One thing is certain, however: it is an obscenity of the present moment that
Iraq, still a charnel
house, still in a state of near total disrepair, still on the edge of a
whole host of potential conflicts, should increasingly be
portrayed here as a limited Bush administration "surge" success. Only a
country – or a punditry or a military – incapable of facing the depths of destruction
that the Bush administration let loose could reach such a conclusion.
If all roads once led to Rome, all acts of the Bush administration have led
to destruction, and remarkably regularly to piles of dead or tortured bodies,
counted or not. In fact, it's reasonable to say that every Bush administration
foreign policy dream, including its first term fantasy about a pacified "Greater
Middle East" and its late second term vision of a facilitated "peace process"
between the Israelis and Palestinians, has ended
in piles of bodies and in failure. Consider this a count all its own.
Looked at another way, the Bush administration's Global War on Terror and
its subsidiary wars in Afghanistan and Iraq have, in effect, been a giant Ponzi
scheme. At a cost of nearly one
trillion taxpayer dollars to date (but sure to be in the multi-trillions
when all is said and done), Bush's mad "global war" simply sucked needed money
out of our world at levels that made Bernie
Madoff seem like a small fry.
Madoff, by his own accounting, squandered perhaps $50 billion of other people's
money. The Bush administration took a trillion dollars of ours and handed it
out to its crony corporate
buddies and to the Pentagon as down payments on disaster – and that's without
even figuring into the mix the staggering sums still needed to care for American
soldiers maimed, impaired, or nearly destroyed by Bush's wars.
With Bush's "commander-in-chief" presidency only days from its end, the price
tag on his "war" continues to soar as dollars grow scarce, new investors refuse
to pay in, and the scheme crumbles. Unfortunately, the American people, typical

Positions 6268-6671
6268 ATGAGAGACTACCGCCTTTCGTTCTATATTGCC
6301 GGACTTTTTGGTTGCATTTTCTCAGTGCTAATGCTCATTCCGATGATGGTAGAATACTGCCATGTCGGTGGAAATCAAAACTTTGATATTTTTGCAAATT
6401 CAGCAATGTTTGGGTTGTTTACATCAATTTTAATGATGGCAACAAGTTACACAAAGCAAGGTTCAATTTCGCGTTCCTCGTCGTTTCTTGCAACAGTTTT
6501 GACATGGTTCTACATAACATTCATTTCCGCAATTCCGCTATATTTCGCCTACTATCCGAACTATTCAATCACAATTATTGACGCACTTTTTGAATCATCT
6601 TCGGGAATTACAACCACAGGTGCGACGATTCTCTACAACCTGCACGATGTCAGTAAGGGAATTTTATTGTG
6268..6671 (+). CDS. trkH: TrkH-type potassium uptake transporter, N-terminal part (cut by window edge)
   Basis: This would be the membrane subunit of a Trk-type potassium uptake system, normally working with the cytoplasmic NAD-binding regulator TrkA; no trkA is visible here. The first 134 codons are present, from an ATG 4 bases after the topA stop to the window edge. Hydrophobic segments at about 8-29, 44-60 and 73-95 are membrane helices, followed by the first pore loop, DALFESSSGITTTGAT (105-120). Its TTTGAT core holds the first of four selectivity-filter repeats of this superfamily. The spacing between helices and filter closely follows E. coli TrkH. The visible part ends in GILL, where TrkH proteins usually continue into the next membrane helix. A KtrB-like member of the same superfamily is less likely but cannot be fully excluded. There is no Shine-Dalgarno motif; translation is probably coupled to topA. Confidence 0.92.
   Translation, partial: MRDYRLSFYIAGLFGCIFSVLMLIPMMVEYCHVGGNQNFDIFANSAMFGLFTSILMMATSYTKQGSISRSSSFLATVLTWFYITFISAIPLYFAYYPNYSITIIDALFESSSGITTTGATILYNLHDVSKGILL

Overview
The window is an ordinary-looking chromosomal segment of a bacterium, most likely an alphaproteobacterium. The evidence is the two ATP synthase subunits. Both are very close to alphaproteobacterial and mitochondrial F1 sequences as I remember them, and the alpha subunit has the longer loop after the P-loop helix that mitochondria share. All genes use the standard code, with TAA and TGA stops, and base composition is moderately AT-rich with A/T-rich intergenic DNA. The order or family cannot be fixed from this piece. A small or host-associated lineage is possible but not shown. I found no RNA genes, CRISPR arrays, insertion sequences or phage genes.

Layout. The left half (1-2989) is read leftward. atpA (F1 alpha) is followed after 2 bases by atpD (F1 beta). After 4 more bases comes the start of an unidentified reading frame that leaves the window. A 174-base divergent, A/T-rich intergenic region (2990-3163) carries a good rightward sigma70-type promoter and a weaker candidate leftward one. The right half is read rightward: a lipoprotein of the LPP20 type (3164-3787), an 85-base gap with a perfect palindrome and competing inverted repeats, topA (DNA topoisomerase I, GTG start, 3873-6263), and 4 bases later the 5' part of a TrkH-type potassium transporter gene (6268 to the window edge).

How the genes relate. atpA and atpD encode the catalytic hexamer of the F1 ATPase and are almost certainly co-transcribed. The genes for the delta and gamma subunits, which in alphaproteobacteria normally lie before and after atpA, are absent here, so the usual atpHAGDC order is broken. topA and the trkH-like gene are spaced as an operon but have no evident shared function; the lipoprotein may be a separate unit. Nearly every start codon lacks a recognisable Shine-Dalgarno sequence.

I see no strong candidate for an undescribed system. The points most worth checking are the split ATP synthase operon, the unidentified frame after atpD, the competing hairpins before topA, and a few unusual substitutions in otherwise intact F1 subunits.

suckers in such a con game, will be left with a mile-high stack of IOUs. In
any Ponzi scheme comparison with Madoff, however, one difference (other than
size) stands out. Sooner or later, Madoff, like Charles
Ponzi himself, will end up behind bars, while George, Dick, & Co. will
be writing their memoirs and living off the fat of the land.
Eight years of bodies, dead, broken, mutilated, abused; eight years of ruined
lives down countless drains; eight years of massive destruction to places from
Baghdad to New Orleans where nothing of significance was ever rebuilt: all
this was brought to us by a president, now leaving office without apology,
who said the following in his first
inaugural address: "I will live and lead by these principles: to advance
my convictions with civility… to call for responsibility and try to live it
He lived, however, by quite a different code. Destruction without responsibility,
that's Bush's legacy, but who's counting now that the destruction mounts and
the bodies begin to pile up here in the "homeland," in our own body-count nation?
The laid off, the pensionless, the homeless, the
suicides – imagine what that trillion dollars might have meant to them.
It's clear enough in these last days of the Bush administration that its model
was Iraq, dismantled and devastated. The world, had he succeeded, might have
become George W. Bush's Iraq.
Yes, he came up short, but, given the global economic situation, how much
short we don't yet know. Perhaps, in the future, historians will call him a
Caesar – of destruction.
Veni, vidi, vastavi… [I came, I saw, I devastated…]
[Note: I rely on many wonderful sources and Web sites in putting together
TomDispatch.com, but as 2009 starts, I would feel remiss if I didn't credit
three in particular: Antiwar.com, Juan
Cole's Informed Comment, and Paul Woodward's
The War in Context. Each is invaluable
in its own way; each made my task of trying to make some sense of George W.
Bush's world so much easier. A deep bow of thanks to all three. Finally, I
can't help wondering about one missing Iraqi who remains on my mind: a young
Sunni woman living in Baghdad in 2003, who adopted the pseudonym Riverbend.
She began her "girlblog from Iraq," Baghdad Burning, with this epigraph: "…I'll
meet you 'round the bend my friend, where hearts can heal and souls can mend…"
For several years, she provided a vivid citizen's reportage on Bush's disaster
that should have put most journalists to shame. As I
wrote in 2006, hers was "an unparalleled record of the American war on,
and occupation of, Iraq (and Riverbend writes like an angel). [It represents]
simply the best contemporary account we are likely to have any time soon of
the hell into which we've plunged that country." Her last report from Syria
– she had just arrived as a refugee – was posted
on Oct. 22, 2007. Since then, as far as I know, she has not been heard from.]
Copyright 2009 Tom Engelhardt